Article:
-Eric Kornblum

It was taken with my humble Nikon D40, with a Nikkor 35mm f/1.8G.
Shutter speed: 1/100th of a second
Aperture: f/3.2
ISO 400

I don't have an external flash, and nor did I have any incense. So, I was forced to use my desk lamp and matches. I had the match sit up on top of some SAT study books I had laying around and I placed my lamp underneath it, shining upwards, and I taped a black t-shirt to the wall. I first tried using candles but they only produced so much smoke. So when I moved to using matches, I let the match burn until it put itself out, releasing the smoke. My D40's 2.5 fps wasn't very helpful but it did the job. I probably lit some 30 matches in total and ended up with a only few shots I liked. I chose this one because it's not your usual smoke photo. In Photoshop I only altered the levels a little bit and brought it down to a bluer tone on Curves. I even went and bought some incense the next day and tried it again but those photos turned out exactly like any other photo you'd find in a Google search.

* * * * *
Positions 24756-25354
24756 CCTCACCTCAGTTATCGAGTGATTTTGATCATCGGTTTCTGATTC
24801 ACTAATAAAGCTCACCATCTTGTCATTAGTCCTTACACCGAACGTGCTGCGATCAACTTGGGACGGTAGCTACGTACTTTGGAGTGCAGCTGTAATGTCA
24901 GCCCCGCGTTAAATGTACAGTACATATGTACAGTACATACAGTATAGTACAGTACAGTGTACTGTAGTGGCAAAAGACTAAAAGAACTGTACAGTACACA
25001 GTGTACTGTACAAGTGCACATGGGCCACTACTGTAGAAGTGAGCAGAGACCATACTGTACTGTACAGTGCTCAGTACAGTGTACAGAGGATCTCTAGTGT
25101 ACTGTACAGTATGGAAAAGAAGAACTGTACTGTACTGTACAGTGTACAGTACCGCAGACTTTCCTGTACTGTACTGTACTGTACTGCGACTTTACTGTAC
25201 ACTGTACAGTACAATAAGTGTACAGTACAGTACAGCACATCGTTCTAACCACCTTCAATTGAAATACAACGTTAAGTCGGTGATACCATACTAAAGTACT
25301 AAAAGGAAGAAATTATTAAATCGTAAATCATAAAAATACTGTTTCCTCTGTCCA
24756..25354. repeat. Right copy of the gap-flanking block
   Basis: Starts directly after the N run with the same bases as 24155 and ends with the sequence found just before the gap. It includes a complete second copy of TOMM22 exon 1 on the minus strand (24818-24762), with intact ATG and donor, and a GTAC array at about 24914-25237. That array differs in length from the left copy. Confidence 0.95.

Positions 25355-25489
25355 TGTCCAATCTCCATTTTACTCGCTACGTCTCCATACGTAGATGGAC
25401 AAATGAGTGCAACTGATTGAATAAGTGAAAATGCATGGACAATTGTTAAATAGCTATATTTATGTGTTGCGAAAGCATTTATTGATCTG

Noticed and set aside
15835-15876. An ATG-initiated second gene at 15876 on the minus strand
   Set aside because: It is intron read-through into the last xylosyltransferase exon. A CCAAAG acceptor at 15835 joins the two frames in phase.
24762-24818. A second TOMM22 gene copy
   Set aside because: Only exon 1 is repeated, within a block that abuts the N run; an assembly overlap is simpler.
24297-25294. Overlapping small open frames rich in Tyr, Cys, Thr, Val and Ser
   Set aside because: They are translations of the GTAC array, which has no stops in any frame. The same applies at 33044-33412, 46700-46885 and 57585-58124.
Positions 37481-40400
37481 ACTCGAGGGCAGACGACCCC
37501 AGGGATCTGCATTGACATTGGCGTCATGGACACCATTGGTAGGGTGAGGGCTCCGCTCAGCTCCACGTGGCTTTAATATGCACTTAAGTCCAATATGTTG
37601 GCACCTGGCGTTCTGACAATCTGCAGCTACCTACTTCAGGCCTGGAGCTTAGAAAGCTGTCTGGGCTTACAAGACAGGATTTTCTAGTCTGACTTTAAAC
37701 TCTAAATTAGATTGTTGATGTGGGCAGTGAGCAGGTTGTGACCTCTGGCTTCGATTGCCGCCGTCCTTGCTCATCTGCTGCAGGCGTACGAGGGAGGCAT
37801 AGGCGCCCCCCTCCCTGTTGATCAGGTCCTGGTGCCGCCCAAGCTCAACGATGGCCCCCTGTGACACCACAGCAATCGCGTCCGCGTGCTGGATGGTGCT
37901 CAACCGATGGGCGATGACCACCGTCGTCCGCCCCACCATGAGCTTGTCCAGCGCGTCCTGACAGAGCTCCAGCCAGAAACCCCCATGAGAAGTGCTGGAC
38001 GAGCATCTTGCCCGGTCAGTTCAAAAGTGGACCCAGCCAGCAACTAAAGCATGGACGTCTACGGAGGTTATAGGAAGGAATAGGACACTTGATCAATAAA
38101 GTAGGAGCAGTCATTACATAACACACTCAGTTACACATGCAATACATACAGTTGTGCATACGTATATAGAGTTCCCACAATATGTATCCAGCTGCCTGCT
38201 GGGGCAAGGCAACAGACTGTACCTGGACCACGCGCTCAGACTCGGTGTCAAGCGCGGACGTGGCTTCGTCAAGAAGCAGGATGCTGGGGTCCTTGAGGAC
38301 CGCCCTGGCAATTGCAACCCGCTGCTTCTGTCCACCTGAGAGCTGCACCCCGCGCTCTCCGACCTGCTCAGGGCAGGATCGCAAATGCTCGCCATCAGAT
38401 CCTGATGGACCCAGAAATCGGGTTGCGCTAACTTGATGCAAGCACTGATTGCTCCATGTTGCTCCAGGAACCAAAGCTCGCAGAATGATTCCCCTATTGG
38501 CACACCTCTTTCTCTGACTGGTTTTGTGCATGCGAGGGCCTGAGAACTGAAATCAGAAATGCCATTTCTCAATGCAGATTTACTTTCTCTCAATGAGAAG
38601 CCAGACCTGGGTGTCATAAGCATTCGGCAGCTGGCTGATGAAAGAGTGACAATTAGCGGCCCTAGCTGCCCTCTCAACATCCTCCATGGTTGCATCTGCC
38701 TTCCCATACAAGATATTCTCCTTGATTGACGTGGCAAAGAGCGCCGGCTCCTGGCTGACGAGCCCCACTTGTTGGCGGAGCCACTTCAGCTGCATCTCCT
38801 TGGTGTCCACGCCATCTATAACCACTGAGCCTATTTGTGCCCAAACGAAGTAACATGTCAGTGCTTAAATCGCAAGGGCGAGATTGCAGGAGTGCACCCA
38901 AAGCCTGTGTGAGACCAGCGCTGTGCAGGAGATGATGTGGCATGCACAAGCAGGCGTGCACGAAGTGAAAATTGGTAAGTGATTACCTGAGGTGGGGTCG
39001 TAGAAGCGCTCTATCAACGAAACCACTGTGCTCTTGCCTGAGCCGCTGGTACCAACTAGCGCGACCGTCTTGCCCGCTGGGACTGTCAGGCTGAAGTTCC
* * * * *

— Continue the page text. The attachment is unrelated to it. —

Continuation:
-Fernando Gomes

D300s with Nikkor 50mm
1/250th of a second at f/1.4
ISO: 400

This is my first time submitting to the shooting challenge, and while fiddling around with some smoke images, my girlfriend coaxed me into making this rose because the mirrored smoke resembled one. So, here goes nothing... the only touch-up work here is the tinting, mirroring, and I blended one leaf onto the stem. Thanks for having this challenge.
-Greg Auerbach

Camera: Nikon D700, all manual settings, including manual focus.
Lens: Nikon 105mm f/2.8 VR Macro
Exposure: 1/30 of a second at f/10 at ISO 1000.
Lighting: A Lumo Pro LP-160 on a lightstand with a Honl 8" speed snoot, triggered by a PocketWizard.
Smoke Source: Incense.


The ISO setting was a mistake, I foolishly didn't check it before I took the picture. I've recently been experimenting with off-camera flash for portraits, so when I saw this challenge, I had a pretty good idea of what to do. I made sure the ambient exposure was dark (not hard indoors at f/10), and that the flash was pointed directly towards the incense stick, perpendicular to the camera, in order to minimize contamination of the background and maximize contrast. I was shocked to see that the first frame came out very well. I experimented with creating air currents until I was able to capture a coherent pattern, and here you have it. I boosted the saturation to accentuate the blue of the flash and rotated the image in Lightroom, but otherwise what you see is pretty close to what came out of the camera.
-Jason Sundram